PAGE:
Scientists and educators alike have been trying for decades to learn why some children can learn better than others. In education today, it’s a largely held belief that children who grow up in lower socioeconomic statuses struggle more in school, and are often grade levels behind their peers in terms of language development and other abilities. Now, researchers have a biological component to back up these behavioral trends, as one recent study shows that the size of a child’s brain has a distinct connection to his or her family’s household income. In some ways, this information reinforces what scientists already assumed. On the other hand, it’s confirmation that they are on the right track to learning more about how the brain works and developing strategies for combating environmental factors that create inequalities.
The crux of the study is this: brain structures necessary for higher-level thinking tend to be larger in the brains of children whose household incomes are also large. The observations were taken of 1,099 children between the ages of 3 and 20, and results were controlled for factors such as genetic ancestry, age, and sex. Researchers studied the size of the brain’s cortex, the surface of the brain that is wrinkled to contain more knowledge and learning abilities. The findings showed that in the lowest income bracket of $25,000 per year or less, the cortexes in children’s brains were up to 6% smaller than those of children whose families made more than $150,000 per year.
Researchers gathered their information by imaging the brains of the participants, and also discovered that the differences were most noticeable in the areas of language development and decision-making skills.
What was most telling is that an infusion of just a few thousand dollars has a profound effect on brain development when a family is struggling to make ends meet. The researchers inferred that income might be a proxy for environmental stresses that affect brain development. “For a family making $20,000 a year, having an extra $20,000 would make a huge difference in terms of family stress — are we going to buy food or are we going to pay the rent,” Elizabeth R. Sowell, the study’s senior author, told the San Diego Union-Tribune. “But that $20,000 doesn’t make the difference between eating and paying rent once you’re at $200,000. It’s going to be, do we get guitar lessons or pay for summer camp?”
In the photo above, the lighter brain diagrams depict more brain growth between income brackets. The lightest brains are in the lowest income range, meaning that brain growth occurs the most when incomes rise from $0 to $50,000. Brain growth within the $100,000 to $150,000 range is the least affected by an extra few thousand dollars, hence the darker color.
For some scientists, the findings validate long-held beliefs with more concrete information. In terms of providing adequate early intervention programs for struggling students, this study helps to provide objective data to inspire additional research. “We do know that interventions work, but we just don’t know why,” said Lisa Freund, a developmental psychologist and cognitive neuroscientist at the National Institute of Child and Human Development. Research for improving development programs for young students can be better directed in light of this study’s findings, Freund told the Union-Tribune.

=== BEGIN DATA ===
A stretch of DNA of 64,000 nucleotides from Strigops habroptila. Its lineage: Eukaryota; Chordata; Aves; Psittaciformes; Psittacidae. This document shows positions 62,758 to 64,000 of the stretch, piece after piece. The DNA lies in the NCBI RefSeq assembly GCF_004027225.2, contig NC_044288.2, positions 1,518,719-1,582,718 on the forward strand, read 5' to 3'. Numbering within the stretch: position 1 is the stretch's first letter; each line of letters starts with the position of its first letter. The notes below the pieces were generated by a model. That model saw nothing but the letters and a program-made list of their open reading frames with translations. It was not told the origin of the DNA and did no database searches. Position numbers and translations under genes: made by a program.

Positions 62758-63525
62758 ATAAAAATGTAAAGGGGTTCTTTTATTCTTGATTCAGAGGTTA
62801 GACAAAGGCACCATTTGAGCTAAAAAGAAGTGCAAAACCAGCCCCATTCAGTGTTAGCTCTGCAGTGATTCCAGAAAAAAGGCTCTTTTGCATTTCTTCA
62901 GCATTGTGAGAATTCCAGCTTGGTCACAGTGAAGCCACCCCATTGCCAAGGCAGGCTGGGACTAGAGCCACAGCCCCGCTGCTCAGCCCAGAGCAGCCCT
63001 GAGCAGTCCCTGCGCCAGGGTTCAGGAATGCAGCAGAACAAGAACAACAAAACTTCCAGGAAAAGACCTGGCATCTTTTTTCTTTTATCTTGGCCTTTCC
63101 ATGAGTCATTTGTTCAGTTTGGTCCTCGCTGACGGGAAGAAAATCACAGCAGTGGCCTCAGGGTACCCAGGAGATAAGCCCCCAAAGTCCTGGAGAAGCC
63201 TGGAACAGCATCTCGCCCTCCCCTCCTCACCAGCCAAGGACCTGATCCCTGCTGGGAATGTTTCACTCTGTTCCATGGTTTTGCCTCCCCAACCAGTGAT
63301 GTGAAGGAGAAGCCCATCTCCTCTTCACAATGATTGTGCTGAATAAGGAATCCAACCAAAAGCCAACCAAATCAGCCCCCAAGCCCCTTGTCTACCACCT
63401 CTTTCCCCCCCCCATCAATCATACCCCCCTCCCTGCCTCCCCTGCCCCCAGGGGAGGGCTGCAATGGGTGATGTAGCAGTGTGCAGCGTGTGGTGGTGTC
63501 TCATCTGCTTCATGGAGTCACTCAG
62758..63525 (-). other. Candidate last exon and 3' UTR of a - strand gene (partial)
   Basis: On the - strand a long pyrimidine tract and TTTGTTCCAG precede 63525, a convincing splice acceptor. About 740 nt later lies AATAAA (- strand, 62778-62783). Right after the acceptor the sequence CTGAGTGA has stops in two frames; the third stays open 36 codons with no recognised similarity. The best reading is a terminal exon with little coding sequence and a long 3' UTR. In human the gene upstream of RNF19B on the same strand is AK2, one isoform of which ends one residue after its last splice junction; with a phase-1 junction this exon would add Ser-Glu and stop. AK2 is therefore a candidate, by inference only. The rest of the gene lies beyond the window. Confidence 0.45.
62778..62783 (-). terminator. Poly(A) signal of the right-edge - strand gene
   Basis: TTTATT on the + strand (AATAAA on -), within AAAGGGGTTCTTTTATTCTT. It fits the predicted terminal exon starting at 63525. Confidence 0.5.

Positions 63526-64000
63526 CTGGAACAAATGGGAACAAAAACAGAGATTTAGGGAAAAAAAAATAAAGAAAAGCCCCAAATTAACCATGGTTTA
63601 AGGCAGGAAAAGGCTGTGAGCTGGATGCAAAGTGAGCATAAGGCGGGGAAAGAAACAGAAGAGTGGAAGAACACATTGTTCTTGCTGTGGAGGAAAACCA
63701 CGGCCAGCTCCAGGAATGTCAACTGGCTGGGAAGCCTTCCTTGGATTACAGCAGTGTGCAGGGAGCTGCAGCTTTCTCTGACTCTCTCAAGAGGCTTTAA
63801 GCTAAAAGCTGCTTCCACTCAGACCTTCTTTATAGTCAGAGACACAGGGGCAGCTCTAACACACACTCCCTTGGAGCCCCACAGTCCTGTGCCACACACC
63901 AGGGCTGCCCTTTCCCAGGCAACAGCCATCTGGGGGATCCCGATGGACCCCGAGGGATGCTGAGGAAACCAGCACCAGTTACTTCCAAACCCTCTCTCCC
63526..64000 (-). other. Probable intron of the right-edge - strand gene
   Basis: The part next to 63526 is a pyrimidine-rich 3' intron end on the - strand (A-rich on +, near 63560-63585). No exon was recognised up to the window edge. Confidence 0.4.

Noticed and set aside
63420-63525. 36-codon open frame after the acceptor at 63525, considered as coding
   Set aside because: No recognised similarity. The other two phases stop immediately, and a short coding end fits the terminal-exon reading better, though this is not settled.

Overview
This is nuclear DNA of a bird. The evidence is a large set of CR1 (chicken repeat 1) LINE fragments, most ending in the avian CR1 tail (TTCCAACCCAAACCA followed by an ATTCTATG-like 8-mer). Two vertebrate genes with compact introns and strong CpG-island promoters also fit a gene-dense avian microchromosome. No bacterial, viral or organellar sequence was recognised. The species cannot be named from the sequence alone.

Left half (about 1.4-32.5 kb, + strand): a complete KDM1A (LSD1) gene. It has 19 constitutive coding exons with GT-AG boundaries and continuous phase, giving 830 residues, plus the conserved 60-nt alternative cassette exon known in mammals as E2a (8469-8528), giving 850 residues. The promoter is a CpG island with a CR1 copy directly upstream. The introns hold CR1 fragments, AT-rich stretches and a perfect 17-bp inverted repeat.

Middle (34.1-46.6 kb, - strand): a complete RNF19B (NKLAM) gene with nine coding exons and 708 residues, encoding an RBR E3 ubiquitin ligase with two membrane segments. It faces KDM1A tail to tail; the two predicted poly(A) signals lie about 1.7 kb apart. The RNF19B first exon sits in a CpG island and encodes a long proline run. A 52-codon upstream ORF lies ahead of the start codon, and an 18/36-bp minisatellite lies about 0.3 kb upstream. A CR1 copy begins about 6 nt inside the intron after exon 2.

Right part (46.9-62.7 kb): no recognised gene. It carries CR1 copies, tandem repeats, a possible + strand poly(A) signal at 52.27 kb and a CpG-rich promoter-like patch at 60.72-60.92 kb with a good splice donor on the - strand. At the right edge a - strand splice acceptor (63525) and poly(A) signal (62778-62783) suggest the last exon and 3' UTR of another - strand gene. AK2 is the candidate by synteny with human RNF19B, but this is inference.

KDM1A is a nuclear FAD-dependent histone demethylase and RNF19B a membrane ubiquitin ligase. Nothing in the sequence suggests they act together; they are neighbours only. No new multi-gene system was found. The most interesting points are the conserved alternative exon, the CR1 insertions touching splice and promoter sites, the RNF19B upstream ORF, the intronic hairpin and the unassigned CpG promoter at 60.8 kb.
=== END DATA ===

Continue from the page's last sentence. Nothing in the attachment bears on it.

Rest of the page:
The reason ongoing research is so important is because the study’s authors don’t believe that the initial size of the brain is an absolute indicator of long-term success. Sowell, who is the director of the Developmental Cognitive Neuroimaging Laboratory at Children’s Hospital Los Angeles, said that not every child in a low-income household had a smaller surface area of their brain. As with all things human, there weren’t absolutes. What’s more, the brain’s elasticity — its ability to change and shift even after many years — means that children from low-income households have a chance to grow their brain surfaces, even if they do start out as slightly smaller. Sowell, in her interview with the Union-Tribune, advocates for additional research to discover what stimulates brain growth effectively.
In a commentary about the findings, Chris Gyngell wrote on the University of Oxford’s Practical Ethics blog that the specific environmental factors at play haven’t been identified through this study, only that those factors are likely influenced by income. Gyngell also pointed out that other studies have indicated this could have something to do with genetics, and not necessarily be all about the nurture aspects of a child’s upbringing.
Gyngell’s main thought is that if income really does affect children’s cognitive abilities, then decisions about welfare allocation and other aids for low-income families have much more dire consequences than just the present time. They actually might impact how a child fares decades down the line — and now there’s science to back it up. “…If we want to increase equality of opportunity, we may need to look beyond increasing access to social services like good schools,” he wrote. “By the time the children from poor socioeconomic groups go to school, they may already be at a biological disadvantage. The game would already be rigged to favour the rich.”
If science is able to prove that there is a causal relationship between income and brain size, it renews a call to research to determine the specific factors surrounding income that play a role in a child’s development. It’s likely a combination of many things, but figuring out those causes gives educators the best chance to combat those predispositions while the children are still young.
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